Starbucks becomes the latest company to scrap employee vaccine mandates after Supreme Court decision

Starbucks employees are no longer be required to be vaccinated against Covid-19 following a landmark 6-3 Supreme Court ruling last week that blocked the Biden administration’s large employer-based vaccine mandates.

“We respect the court’s ruling and will comply,” said Chief Operating Officer John Culver.

Prior to the Supreme Court’s ruling, the mega coffee chain required all 228,000 American employees to get vaccinated.

Starbucks employees are no longer required to be vaccinated against Covid-19 after the Supreme Court blocked Biden’s mandates.

Culver emphasized that while employees are not required to be vaccinated, the company still believes “strongly in the spirt and intent of the mandate.”

Starbucks is not the only large company to ditch their vaccine and testing mandates after the Supreme Court’s ruling.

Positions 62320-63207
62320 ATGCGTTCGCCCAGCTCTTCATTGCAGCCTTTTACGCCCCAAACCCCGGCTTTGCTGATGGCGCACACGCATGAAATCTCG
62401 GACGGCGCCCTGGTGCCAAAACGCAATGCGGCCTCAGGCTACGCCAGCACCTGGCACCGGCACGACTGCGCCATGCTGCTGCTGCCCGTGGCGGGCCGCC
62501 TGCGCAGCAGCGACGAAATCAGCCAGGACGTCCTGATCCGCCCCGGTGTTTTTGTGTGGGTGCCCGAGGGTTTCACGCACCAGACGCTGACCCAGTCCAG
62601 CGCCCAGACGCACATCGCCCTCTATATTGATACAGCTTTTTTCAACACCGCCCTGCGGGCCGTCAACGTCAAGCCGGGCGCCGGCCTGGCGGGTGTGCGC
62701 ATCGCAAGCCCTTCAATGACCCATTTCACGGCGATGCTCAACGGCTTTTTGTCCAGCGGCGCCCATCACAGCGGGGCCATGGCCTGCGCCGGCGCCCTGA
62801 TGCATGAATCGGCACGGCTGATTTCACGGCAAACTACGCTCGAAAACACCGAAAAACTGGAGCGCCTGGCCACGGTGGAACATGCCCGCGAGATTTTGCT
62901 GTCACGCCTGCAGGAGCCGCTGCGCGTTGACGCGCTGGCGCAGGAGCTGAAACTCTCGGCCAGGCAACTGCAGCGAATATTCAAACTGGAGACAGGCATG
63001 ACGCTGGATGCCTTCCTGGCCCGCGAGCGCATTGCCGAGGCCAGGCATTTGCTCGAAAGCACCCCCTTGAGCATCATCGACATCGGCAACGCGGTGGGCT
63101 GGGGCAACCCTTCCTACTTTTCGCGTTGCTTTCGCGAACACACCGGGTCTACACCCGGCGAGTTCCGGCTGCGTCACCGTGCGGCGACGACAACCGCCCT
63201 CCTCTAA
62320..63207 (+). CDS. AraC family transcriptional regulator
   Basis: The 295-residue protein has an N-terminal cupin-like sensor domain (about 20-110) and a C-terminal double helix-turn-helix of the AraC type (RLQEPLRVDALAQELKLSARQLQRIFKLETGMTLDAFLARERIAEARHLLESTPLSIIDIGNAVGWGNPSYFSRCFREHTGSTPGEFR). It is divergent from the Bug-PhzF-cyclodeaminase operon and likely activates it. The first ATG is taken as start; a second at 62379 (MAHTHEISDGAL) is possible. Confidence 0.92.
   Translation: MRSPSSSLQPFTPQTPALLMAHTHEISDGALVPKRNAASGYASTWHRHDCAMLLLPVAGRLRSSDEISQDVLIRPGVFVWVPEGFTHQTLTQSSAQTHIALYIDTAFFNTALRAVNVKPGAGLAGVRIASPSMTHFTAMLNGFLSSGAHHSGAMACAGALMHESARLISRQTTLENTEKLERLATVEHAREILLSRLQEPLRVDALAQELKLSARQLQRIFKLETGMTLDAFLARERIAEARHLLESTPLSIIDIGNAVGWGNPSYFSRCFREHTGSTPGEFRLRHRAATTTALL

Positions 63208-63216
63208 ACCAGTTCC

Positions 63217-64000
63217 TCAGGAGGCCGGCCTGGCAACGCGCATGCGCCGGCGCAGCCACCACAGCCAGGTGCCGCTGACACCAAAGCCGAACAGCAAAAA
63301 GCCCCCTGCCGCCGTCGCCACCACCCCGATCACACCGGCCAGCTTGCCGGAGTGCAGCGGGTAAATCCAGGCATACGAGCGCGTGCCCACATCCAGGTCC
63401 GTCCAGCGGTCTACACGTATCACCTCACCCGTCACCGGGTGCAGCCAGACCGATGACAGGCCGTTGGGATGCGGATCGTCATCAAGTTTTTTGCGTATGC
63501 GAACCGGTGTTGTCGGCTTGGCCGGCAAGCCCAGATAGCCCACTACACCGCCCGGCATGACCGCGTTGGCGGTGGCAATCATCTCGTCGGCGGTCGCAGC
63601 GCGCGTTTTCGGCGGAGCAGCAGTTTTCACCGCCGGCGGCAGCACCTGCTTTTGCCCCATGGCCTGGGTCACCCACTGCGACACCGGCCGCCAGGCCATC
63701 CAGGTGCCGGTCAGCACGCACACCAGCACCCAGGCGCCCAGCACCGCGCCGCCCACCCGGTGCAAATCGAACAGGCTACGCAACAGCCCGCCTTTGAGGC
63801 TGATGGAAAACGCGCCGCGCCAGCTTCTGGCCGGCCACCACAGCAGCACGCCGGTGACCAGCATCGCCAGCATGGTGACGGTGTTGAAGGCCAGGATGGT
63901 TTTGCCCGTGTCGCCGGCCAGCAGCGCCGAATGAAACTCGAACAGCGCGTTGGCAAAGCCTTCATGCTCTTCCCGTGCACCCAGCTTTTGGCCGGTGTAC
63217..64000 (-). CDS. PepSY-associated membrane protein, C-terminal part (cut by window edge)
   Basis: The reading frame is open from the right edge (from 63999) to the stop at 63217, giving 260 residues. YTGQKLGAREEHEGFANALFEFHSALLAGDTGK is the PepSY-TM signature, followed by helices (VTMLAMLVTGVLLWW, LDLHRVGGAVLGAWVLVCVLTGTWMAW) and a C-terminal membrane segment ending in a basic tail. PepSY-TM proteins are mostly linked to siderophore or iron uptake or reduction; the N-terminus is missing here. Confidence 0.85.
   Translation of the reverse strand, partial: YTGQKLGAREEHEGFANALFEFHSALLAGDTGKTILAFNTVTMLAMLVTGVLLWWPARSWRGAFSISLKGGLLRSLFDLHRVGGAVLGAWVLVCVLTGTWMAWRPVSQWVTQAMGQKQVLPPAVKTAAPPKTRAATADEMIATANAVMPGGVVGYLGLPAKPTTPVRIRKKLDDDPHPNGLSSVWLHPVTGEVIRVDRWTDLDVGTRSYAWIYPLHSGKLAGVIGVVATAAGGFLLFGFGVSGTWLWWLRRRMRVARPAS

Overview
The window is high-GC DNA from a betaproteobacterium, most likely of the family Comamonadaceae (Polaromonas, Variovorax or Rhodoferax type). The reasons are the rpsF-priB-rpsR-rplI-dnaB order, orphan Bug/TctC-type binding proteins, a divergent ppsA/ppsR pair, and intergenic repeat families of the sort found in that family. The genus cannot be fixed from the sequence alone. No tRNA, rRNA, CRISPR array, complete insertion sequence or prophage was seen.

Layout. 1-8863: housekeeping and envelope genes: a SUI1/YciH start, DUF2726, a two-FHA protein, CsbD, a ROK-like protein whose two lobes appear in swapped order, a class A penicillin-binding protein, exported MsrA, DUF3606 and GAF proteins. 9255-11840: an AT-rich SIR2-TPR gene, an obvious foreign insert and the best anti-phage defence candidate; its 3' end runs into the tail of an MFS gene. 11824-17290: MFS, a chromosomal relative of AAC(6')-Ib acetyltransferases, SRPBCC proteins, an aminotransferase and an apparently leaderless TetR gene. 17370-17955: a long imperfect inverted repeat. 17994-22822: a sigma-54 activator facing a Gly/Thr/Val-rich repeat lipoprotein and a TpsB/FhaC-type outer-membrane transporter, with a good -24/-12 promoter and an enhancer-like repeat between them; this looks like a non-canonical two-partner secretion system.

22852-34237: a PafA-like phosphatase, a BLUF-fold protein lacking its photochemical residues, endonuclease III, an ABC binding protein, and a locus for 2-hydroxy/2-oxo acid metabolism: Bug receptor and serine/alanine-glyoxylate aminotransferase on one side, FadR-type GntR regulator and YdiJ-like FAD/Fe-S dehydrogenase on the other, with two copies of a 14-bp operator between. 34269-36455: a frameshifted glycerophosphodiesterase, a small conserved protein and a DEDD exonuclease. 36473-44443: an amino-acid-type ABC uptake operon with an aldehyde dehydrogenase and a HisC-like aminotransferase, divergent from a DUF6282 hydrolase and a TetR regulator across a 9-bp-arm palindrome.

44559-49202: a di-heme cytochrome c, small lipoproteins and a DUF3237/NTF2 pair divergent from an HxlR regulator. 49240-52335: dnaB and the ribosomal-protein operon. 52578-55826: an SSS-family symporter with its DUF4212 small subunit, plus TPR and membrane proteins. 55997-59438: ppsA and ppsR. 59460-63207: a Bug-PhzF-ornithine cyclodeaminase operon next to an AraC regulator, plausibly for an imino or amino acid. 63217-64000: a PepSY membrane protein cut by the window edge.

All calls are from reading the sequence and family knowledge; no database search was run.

General Electric, which employs 56,000 U.S. workers, eliminated their vaccine mandates as well.

The Supreme Court ruled Joe Biden’s large-employer vaccine mandates unconstitutional, but that hasn’t stopped some companies from ignoring the highest court’s landmark decision.

However, some companies such as work clothing maker Carhartt, are disregarding the highest court’s decision and keeping their vaccine mandates.

“Carhartt fully understands and respects the varying opinions on this topic, and we are aware some of our associates do not support this policy. However, we stand behind our decision because we believe vaccines are necessary to protect our workforce,” said the company.

“An unvaccinated workforce is both a people and business risk that our company is unwilling to take,” said CEO Mark Valade.

Since Carhartt’s announcement, customers have launched a boycott against the large clothing company.

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